One of the first things that kicks off this storyline involves Matt sleeping with Dakota. They’ve been slowly building to this for a while so that it actually feels pretty natural. You see after Danny Rand and Matt teach her how to do self-medicating Yoga after her gunshot wounds Dakota can’t help herself. Ok, that’s not entirely true…but mostly. It seems pretty obvious to me that Matt really uses sex as therapy from all the other fucked up shit going on his life. Bad news for the women though, because we know what usually happens to them. At least he had guilt about this one though…being married and all.
Matt’s life though isn’t much better because the cops pick him up after someone leaves a tip that Daredevil murdered someone. Dakota has to vouch for his whereabouts which legally confirms that Murdock is an adulterer. She argues that she never said it flat out, but as Matt (ever the lawyer) points out the implication is already there. As we know though with his history that things aren’t going to get much better for before they get worse.
It seems that The Hand was split into different factions after their former leader Elektra was found out to a shape shifting skrull and Lady Bullseye has been hired to test out some possible leaders. She attacks Iron Fist and Black Tarantula and we find out she was behind the fake murder tip on Daredevil to deflect Matt for a little while. Iron Fist decides to have a summit to figure out what to do about the influx of the Hand with Matt, Black Tarantula and a strange old ninja master named Izo who seemingly just appears. Izo is a short drunken wise cracking old fool who immediately calls to mind Daredevil’s former mentor, Stick.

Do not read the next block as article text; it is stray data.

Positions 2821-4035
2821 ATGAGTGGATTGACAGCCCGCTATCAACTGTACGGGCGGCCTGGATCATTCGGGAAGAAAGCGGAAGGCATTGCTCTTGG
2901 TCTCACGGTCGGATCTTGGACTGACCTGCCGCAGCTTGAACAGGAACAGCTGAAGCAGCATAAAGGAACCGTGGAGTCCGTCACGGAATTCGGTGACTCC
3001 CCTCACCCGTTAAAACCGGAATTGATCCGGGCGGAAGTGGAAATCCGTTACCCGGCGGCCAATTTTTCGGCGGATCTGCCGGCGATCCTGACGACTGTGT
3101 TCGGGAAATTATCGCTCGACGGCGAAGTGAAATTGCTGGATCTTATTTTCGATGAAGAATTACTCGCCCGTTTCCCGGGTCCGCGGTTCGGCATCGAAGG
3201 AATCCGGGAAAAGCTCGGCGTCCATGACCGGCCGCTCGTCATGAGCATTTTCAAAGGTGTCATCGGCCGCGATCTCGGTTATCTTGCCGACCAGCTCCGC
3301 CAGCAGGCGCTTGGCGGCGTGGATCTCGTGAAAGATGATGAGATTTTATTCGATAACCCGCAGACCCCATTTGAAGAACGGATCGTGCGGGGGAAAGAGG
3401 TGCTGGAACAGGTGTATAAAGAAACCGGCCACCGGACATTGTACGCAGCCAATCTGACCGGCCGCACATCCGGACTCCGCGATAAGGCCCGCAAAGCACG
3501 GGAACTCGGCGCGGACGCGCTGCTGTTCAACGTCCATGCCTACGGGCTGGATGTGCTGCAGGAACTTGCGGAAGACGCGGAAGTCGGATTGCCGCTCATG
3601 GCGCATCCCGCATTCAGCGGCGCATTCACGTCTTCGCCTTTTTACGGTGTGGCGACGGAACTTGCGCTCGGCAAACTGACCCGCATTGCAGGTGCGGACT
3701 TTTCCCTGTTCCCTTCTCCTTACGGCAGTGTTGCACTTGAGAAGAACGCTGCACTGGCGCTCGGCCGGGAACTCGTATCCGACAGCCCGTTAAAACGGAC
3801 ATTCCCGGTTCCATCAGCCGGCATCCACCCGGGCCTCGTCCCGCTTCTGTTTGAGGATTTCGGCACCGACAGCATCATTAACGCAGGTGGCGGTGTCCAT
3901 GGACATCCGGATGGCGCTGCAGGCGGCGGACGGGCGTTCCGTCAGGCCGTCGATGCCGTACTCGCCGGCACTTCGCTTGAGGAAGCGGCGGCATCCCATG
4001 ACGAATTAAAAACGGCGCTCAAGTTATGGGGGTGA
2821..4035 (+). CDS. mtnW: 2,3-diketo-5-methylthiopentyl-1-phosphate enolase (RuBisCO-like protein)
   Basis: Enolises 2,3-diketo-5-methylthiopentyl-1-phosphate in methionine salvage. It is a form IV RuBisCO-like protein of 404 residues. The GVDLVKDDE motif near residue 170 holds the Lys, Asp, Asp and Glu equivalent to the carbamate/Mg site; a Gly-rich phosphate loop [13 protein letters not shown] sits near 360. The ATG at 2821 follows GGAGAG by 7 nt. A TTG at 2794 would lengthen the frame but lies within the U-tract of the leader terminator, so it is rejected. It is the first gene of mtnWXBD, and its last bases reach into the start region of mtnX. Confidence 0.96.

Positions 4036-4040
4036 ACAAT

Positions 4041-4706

This all leads to an excellent confrontation with Daredevil and Lady Bullseye. Amazingly, she was introduced 3 whole issues earlier and they kept her from crossing paths with Daredevil. You almost forget that because she becomes such an important character in those issues but it succeeds in building up the tension.
Afterward, Matt finds out that Milla’s parents have removed her from the asylum without contacting him. He sets up a meeting with them and their lawyer and Foggy to discuss the issue, but they want full custody of Milla and produce pictures of Matt and Dakota together. Matt ends up going berserk and Dakota quits because she can’t handle it anymore.
The Hand has been showing up all over NYC and with Matt indispose, Master Izo and Black Tarantula investigate only to find out that Lady Bullseye has attacked and taken possession of Daredevil associate The White Tiger and then eventually doing the same to Black Tarantula. They all confront Matt and ask him to join them as the leader of the Hand. They describe it to him as being able to “clear away his problems” he would ultimately be free of the tragedy and craziness of his life but he would also gain immense power. He refuses.
The final arc opens up with #116, one of the best single Daredevil issues I’ve ever read. It’s gorgeously drawn by fill in artist David Aja and catches us up with what’s been happening with the Kingpin’s exile to Spain. Wilson Fisk is coming to grips with his murderous past and lost love by living a simple life. He finds a new love in the form of a woman named Marta and tries to settle down with her but he realizes he can never truly be happy, always wondering when the past will come back to haunt him. It finally does, in the form of Lady Bullseye who kills Marta and her kids, injures Fisk and blames it on Murdock all in a play to get him back to NYC.
It’s really a heartbreaking issue as you begin to sympathize with Kingpin probably more than I ever had in the past. It’s a short quasi self-contained issue with beautifully simple art.
Upon Kingpin’s return to New York he immediately establishes his presence with the underground. He then makes a deal with Daredevil to work together to take down the Hand he also reveals that he doesn’t plan on living through it. He starts by springing The Owl from prison and has him hire the Hand to start killing of made men and Mafiosos throughout NYC. Dakota who had been independently tracking Fisk is intercepted by the Owl and is taken hostage for the Kingpin.